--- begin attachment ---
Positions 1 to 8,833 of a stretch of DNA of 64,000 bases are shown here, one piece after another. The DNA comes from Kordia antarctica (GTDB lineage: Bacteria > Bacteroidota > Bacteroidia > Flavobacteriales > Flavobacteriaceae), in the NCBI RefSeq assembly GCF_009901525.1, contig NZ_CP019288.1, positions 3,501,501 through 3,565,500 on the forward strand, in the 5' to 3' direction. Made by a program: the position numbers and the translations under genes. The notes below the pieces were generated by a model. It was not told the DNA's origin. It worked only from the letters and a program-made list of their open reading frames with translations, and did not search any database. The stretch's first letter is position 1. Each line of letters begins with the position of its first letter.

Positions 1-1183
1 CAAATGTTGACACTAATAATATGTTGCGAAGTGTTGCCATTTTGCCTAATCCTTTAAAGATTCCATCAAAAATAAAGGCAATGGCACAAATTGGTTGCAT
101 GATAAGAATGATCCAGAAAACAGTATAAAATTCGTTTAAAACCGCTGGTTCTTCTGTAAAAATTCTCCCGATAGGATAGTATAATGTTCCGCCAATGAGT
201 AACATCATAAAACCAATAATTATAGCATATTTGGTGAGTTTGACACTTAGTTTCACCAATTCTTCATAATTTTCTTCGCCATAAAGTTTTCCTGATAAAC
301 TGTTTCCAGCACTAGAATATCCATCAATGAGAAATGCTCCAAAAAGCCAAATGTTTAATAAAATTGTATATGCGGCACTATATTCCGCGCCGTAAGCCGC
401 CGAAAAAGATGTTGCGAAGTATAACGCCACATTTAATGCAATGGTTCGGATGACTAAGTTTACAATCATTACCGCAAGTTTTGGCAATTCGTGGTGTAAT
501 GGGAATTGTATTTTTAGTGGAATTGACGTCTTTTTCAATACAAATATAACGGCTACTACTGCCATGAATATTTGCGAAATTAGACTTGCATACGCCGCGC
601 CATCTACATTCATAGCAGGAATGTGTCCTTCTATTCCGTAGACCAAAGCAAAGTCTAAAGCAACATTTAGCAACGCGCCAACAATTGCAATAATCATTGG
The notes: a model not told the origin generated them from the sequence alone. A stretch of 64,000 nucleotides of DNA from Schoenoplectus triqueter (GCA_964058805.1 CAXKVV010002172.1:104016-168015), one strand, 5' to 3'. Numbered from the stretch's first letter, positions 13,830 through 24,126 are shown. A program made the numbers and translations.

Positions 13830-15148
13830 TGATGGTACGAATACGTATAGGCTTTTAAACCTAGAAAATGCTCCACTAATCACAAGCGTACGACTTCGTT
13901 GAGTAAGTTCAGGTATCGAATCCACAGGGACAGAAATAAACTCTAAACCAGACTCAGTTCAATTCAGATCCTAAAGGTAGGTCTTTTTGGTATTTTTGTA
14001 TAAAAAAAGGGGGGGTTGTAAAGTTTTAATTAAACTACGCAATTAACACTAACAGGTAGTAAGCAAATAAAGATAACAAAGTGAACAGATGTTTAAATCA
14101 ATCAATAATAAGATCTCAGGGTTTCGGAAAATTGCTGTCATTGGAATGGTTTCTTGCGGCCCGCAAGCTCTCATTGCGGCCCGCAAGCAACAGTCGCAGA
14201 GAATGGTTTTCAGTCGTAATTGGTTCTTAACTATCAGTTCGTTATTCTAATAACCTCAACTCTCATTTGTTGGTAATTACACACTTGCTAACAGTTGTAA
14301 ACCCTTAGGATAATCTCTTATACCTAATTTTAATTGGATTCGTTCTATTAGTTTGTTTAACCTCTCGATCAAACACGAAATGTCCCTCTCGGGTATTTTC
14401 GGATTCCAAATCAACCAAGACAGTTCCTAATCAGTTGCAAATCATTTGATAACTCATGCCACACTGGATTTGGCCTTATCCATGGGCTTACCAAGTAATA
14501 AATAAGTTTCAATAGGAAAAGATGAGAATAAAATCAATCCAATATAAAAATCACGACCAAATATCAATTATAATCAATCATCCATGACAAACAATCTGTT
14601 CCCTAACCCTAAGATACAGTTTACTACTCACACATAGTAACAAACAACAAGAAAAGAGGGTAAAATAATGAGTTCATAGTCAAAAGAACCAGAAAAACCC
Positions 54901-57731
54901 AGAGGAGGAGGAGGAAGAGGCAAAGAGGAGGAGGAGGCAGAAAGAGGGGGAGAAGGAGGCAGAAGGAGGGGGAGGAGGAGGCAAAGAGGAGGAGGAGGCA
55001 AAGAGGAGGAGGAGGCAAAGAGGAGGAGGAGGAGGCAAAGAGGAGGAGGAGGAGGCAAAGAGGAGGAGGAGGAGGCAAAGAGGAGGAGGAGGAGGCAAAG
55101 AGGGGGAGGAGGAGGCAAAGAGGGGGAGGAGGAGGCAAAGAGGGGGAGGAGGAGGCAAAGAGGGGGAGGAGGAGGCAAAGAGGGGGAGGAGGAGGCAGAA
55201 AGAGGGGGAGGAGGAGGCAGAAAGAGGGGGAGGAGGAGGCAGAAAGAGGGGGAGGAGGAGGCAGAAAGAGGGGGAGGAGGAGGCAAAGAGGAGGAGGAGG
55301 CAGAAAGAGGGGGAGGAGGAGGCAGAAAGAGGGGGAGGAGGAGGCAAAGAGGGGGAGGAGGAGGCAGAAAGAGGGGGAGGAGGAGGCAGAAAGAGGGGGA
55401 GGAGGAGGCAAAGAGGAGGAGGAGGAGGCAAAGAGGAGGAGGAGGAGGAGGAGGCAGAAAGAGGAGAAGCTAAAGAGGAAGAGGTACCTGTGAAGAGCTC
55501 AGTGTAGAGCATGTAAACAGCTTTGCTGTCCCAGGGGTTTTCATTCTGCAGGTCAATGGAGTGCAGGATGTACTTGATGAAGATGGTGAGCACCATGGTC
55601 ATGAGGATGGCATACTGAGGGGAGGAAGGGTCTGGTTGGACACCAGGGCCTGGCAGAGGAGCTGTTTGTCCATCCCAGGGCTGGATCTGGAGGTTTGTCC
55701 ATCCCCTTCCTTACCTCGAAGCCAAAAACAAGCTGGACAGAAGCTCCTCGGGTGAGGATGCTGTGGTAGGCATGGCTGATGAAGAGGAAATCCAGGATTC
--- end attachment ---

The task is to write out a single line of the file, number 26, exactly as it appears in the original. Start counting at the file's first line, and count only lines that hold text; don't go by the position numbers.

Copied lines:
55301 CAGAAAGAGGGGGAGGAGGAGGCAGAAAGAGGGGGAGGAGGAGGCAAAGAGGGGGAGGAGGAGGCAGAAAGAGGGGGAGGAGGAGGCAGAAAGAGGGGGA